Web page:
Arthur Meighen

Died aged c. 86

Arthur Meighen PC QC (/ˈmiːən/; 16 June 1874 – 5 August 1960) was a Canadian lawyer and politician who served as the ninth prime minister of Canada, in office from July 1920 to December 1921 and from June to September 1926. He led the Conservative Party from 1920 to 1926 and from 1941 to 1942. Meighen was born in rural Perth County, Ontario. His family came from Bovevagh near Dungiven in County Londonderry, Northern Ireland. He studied mathematics at the University of Toronto, and then went on to Osgoode Hall Law School. After qualifying to practice law, he moved to Portage la Prairie, Manitoba. Meighen entered the House of Commons of Canada in 1908, aged 34, and in 1913 was appointed to the Cabinet of Prime Minister Sir Robert Borden. Under Borden, Meighen served as Solicitor General (1913–1917), Secretary of State for Canada (1917), Minister of Mines (1917; 1919–1920), Minister of the Interior (1917–1920), and Superintendent-General of Indian Affairs (1917–1920). In 1920, Meighen succeeded Borden as Conservative leader and Prime Minister – the first born after Confederation, and the only one from a Manitoba riding. He suffered a heavy defeat in the 1921 election to Mackenzie King and the Liberal Party, but re-entered Parliament through a 1922 by-election and remained as Opposition Leader. In the 1925 election, the Conservatives won a plurality of seats, just eight short of a majority government, but Mackenzie King decided to hold onto power with the support of the Progressives. Meighen's brief second term as Prime Minister came about as the result of the "King–Byng Affair," being invited to form a ministry after Mackenzie King was refused an election request and resigned. He soon lost a no-confidence motion, however, and faced another federal election. Meighen lost his own seat, and the Conservatives lost 24, as Mackenzie King's Liberals re-took power. After losing the 1926 election, Meighen resigned as party leader and quit politics to return to his law practice. He was appointed to the Senate in 1932, and under R. B. Bennett served as Leader of the Government in the Senate and Minister without Portfolio until 1935. In 1941, aged 67, Meighen became leader of the Conservatives for a second time, following Robert Manion's resignation. He attempted to re-enter the House of Commons in a by-election for York South, but lost to the Co-operative Commonwealth Federation candidate and resigned as leader shortly thereafter.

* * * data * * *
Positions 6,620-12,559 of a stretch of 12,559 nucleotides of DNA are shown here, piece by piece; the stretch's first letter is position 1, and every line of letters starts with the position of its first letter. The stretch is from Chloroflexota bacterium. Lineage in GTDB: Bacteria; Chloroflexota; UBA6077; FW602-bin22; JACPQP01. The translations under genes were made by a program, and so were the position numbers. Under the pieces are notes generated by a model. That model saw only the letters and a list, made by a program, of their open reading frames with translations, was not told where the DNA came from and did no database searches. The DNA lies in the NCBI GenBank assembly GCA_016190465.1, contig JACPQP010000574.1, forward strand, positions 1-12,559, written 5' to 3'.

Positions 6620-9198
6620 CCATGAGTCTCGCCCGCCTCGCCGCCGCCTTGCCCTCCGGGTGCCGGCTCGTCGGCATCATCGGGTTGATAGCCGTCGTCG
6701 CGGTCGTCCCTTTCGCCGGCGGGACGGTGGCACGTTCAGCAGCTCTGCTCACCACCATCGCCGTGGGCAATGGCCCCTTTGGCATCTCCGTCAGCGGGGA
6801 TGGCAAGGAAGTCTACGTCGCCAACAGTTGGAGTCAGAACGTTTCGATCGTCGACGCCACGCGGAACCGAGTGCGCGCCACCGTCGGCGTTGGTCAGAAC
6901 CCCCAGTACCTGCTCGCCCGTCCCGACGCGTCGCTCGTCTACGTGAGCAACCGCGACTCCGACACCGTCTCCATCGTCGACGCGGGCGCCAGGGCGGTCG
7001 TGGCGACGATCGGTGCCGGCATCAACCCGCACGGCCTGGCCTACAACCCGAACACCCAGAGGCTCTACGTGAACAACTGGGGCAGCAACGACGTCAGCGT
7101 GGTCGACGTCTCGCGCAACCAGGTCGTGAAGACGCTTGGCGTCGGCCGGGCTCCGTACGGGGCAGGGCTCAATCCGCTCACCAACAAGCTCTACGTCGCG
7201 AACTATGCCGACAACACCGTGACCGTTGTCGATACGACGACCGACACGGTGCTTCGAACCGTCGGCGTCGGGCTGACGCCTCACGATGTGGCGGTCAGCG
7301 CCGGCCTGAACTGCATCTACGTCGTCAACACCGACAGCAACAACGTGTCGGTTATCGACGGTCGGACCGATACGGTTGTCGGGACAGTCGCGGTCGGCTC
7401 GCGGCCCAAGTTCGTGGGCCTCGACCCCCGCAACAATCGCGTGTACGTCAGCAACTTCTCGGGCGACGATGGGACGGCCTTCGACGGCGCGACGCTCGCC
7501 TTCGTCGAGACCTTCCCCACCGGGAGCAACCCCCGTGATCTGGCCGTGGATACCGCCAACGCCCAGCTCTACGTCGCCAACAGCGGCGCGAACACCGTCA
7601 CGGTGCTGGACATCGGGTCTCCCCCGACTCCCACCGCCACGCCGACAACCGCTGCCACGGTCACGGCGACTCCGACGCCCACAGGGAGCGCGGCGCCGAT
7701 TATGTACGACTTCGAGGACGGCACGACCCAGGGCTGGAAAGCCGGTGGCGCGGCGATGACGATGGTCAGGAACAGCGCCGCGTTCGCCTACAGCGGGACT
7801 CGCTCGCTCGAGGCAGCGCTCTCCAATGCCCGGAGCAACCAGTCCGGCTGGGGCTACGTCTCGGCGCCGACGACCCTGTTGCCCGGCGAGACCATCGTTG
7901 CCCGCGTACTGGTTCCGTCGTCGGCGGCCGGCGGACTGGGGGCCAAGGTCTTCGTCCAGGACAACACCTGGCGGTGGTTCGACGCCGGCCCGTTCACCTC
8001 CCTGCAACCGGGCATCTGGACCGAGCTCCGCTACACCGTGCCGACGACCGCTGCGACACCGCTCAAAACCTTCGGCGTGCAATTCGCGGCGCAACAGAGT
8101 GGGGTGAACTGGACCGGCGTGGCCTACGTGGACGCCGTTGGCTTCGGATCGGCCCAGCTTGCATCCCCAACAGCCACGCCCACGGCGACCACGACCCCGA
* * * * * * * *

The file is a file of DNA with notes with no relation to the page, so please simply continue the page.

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Commemorated on 1 plaque

Arthur Meighen (1874-1960) lived here 1918-1928 [full inscription unknown]

131 Dufferin Avenue East, Portage la Prairie, MB, Canada where they lived (1918-1928)